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Re: Second NY Style Experiment Based on Essen1's Pizza Project
« Reply #49 on: February 01, 2013, 04:57:07 PM »
Stainless pie


Online Chicago Bob

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Re: Second NY Style Experiment Based on Essen1's Pizza Project
« Reply #50 on: February 01, 2013, 07:05:10 PM »
Peter,
Congrats on your new SS piece. Your pics are very high quality, thanks. Wish I could eat that whole pie man!  :chef:
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Offline PetersPizza

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Re: Second NY Style Experiment Based on Essen1's Pizza Project
« Reply #51 on: February 06, 2013, 05:38:47 PM »
Thanks Bob...natural light helps a ton.


Went down the search-feature rabbit hole last night looking for oven mods. After winding through many different posts I found a simple safe option to adjust the oven temp calibration (Thanks Scott). I was able to raise the temp by 35*, every degree helps.  ;D

After an hour and 20 minute preheat the SS got up to 610-14F. Recovery between pies took about 10 minutes.


100%  KABF
63%   Water
0.15%   IDY
2%     salt
1.5%   Oil
2%   sugar

Bulk RT ferment for 12 hours at 61F seriously, we like it cold  :-\. 24 hours balled in the fridge at 38F.
The dough was over-fermented and a bit too elastic likely due to over-kneading, causing one pie to fold and all of them to contract.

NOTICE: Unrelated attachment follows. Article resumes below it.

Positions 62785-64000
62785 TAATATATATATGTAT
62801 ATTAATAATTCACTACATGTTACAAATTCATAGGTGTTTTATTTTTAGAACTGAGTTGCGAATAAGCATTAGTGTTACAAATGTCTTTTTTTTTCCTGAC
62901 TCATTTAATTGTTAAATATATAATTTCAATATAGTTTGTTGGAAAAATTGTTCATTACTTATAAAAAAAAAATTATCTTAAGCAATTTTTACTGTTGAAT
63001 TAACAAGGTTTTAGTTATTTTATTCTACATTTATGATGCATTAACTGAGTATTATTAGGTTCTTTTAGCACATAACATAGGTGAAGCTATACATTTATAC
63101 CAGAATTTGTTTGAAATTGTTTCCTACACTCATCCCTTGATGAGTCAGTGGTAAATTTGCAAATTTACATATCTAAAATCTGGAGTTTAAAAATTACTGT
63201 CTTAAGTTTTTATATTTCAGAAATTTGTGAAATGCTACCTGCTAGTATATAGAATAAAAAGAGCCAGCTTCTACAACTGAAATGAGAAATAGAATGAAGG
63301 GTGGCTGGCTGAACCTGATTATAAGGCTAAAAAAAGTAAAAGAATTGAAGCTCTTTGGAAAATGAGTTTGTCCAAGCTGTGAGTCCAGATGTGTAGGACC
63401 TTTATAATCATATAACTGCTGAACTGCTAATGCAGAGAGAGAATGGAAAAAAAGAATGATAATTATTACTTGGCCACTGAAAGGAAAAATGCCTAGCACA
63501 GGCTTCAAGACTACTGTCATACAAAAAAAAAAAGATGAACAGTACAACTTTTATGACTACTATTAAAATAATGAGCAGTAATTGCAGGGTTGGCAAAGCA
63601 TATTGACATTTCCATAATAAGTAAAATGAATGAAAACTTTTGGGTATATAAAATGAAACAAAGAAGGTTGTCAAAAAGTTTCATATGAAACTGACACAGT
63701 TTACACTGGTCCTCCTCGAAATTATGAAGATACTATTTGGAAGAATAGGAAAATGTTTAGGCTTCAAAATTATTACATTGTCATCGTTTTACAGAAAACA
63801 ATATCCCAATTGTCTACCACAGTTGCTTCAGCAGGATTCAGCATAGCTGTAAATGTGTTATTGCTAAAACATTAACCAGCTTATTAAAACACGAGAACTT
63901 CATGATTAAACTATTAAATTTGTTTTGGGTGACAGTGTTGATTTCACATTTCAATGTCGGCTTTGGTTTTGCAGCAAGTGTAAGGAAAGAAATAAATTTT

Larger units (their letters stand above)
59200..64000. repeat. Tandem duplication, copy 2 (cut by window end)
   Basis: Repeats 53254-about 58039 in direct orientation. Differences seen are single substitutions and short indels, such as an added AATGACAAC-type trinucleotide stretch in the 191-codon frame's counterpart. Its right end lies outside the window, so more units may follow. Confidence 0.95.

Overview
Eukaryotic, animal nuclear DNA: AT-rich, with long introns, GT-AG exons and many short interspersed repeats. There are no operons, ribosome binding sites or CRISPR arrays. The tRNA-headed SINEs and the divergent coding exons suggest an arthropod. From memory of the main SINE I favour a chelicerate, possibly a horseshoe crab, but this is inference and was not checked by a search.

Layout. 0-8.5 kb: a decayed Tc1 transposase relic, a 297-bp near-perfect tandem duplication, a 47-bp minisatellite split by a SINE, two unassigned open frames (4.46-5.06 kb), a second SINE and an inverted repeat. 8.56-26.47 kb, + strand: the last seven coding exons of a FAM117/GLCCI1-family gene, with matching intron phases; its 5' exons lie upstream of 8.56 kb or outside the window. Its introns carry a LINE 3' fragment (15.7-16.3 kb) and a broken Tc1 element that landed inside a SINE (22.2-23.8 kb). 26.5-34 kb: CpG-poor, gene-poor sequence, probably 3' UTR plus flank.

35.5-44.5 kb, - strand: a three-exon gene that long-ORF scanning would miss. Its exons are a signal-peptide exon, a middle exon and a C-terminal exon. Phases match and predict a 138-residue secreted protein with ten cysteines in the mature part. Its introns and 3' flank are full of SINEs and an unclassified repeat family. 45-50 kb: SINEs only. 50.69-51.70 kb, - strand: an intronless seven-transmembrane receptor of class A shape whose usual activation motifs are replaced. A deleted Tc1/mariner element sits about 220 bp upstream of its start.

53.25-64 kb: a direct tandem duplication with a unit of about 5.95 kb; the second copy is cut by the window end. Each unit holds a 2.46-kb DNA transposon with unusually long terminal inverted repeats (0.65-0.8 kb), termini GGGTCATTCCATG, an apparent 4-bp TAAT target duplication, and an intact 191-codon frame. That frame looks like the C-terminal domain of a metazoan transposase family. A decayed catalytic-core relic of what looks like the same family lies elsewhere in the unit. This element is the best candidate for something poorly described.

First pie baked in 3:45 with the broiler on for the first 1:30.
Second pie baked in 3:30 with the broiler on for the first 1:30
Third pie baked in 3:25 with the broiler on for the first 1:45
Despite the poor dough management these were some of the best pies I've made. Light, tender and slightly chewy with still enough browning and char to add flavor. The slices that survived the lunch time onslaught and had time to cool, were still tender.

-Peter
« Last Edit: February 06, 2013, 05:44:16 PM by PetersPizza »

Offline PetersPizza

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Re: Second NY Style Experiment Based on Essen1's Pizza Project
« Reply #52 on: February 06, 2013, 05:40:31 PM »
continued

Offline PetersPizza

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Re: Second NY Style Experiment Based on Essen1's Pizza Project
« Reply #53 on: February 06, 2013, 05:41:30 PM »
last

Offline bfguilford

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Re: Second NY Style Experiment Based on Essen1's Pizza Project
« Reply #54 on: February 06, 2013, 05:49:56 PM »
Peter: They all look fabulous. That last one looks like a veggie lover's dream (or at least THIS veggie lover).

Barry
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Offline scott123

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Re: Second NY Style Experiment Based on Essen1's Pizza Project
« Reply #55 on: February 06, 2013, 06:34:13 PM »
Peter, that first pizza is spectacular.

After playing around with broiler timing a bit, I settled in on using the broiler for the last 1:30 of the bake rather than the first 1:30. For me, I think it produces a bit more oven spring. Maybe. You might want to play around with that and see how it turns out for you.  I've also been playing around with cycling the broiler on and off in an effort to get more even browning. I'm still dialing that in.

How long are you kneading for and how smooth is the dough prior to bulk? You're so far advanced, a step like this might not be necessary, but if you wanted to take photos of the pre-bulk and post-balled dough, we might be able to help you tweak the knead a bit.

I think you're ready for Pendleton flour. That should bring a slight improvement over the KA.